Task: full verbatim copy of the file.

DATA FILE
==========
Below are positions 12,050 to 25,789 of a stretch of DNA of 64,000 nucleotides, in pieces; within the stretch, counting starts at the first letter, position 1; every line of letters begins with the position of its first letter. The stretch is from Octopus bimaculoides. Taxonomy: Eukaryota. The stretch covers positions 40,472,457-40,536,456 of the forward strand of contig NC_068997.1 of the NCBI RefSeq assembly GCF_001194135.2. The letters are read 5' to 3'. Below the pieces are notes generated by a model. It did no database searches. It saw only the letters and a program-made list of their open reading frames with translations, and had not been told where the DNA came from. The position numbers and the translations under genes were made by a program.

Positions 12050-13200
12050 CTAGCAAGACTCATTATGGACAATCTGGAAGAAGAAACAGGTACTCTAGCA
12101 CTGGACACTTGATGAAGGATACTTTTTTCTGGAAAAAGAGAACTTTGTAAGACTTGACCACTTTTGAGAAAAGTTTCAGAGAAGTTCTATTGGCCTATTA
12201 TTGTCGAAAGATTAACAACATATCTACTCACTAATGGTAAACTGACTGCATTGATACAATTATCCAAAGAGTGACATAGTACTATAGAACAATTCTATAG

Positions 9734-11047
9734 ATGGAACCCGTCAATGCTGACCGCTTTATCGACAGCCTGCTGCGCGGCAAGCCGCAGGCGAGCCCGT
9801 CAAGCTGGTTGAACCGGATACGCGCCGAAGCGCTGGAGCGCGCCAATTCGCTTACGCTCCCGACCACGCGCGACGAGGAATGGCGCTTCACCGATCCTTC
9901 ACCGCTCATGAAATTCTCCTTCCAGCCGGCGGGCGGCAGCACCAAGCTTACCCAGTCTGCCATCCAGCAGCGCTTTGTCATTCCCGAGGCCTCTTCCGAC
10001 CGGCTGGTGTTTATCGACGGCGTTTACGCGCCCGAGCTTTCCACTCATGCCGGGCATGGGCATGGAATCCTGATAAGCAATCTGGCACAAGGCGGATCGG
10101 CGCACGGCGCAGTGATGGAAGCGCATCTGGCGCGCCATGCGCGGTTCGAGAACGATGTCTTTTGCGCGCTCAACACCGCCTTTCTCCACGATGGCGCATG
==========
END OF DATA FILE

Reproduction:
Below are positions 12,050 to 25,789 of a stretch of DNA of 64,000 nucleotides, in pieces; within the stretch, counting starts at the first letter, position 1; every line of letters begins with the position of its first letter. The stretch is from Octopus bimaculoides. Taxonomy: Eukaryota. The stretch covers positions 40,472,457-40,536,456 of the forward strand of contig NC_068997.1 of the NCBI RefSeq assembly GCF_001194135.2. The letters are read 5' to 3'. Below the pieces are notes generated by a model. It did no database searches. It saw only the letters and a program-made list of their open reading frames with translations, and had not been told where the DNA came from. The position numbers and the translations under genes were made by a program.

Positions 12050-13200
12050 CTAGCAAGACTCATTATGGACAATCTGGAAGAAGAAACAGGTACTCTAGCA
12101 CTGGACACTTGATGAAGGATACTTTTTTCTGGAAAAAGAGAACTTTGTAAGACTTGACCACTTTTGAGAAAAGTTTCAGAGAAGTTCTATTGGCCTATTA
12201 TTGTCGAAAGATTAACAACATATCTACTCACTAATGGTAAACTGACTGCATTGATACAATTATCCAAAGAGTGACATAGTACTATAGAACAATTCTATAG

Positions 9734-11047
9734 ATGGAACCCGTCAATGCTGACCGCTTTATCGACAGCCTGCTGCGCGGCAAGCCGCAGGCGAGCCCGT
9801 CAAGCTGGTTGAACCGGATACGCGCCGAAGCGCTGGAGCGCGCCAATTCGCTTACGCTCCCGACCACGCGCGACGAGGAATGGCGCTTCACCGATCCTTC
9901 ACCGCTCATGAAATTCTCCTTCCAGCCGGCGGGCGGCAGCACCAAGCTTACCCAGTCTGCCATCCAGCAGCGCTTTGTCATTCCCGAGGCCTCTTCCGAC
10001 CGGCTGGTGTTTATCGACGGCGTTTACGCGCCCGAGCTTTCCACTCATGCCGGGCATGGGCATGGAATCCTGATAAGCAATCTGGCACAAGGCGGATCGG
10101 CGCACGGCGCAGTGATGGAAGCGCATCTGGCGCGCCATGCGCGGTTCGAGAACGATGTCTTTTGCGCGCTCAACACCGCCTTTCTCCACGATGGCGCATG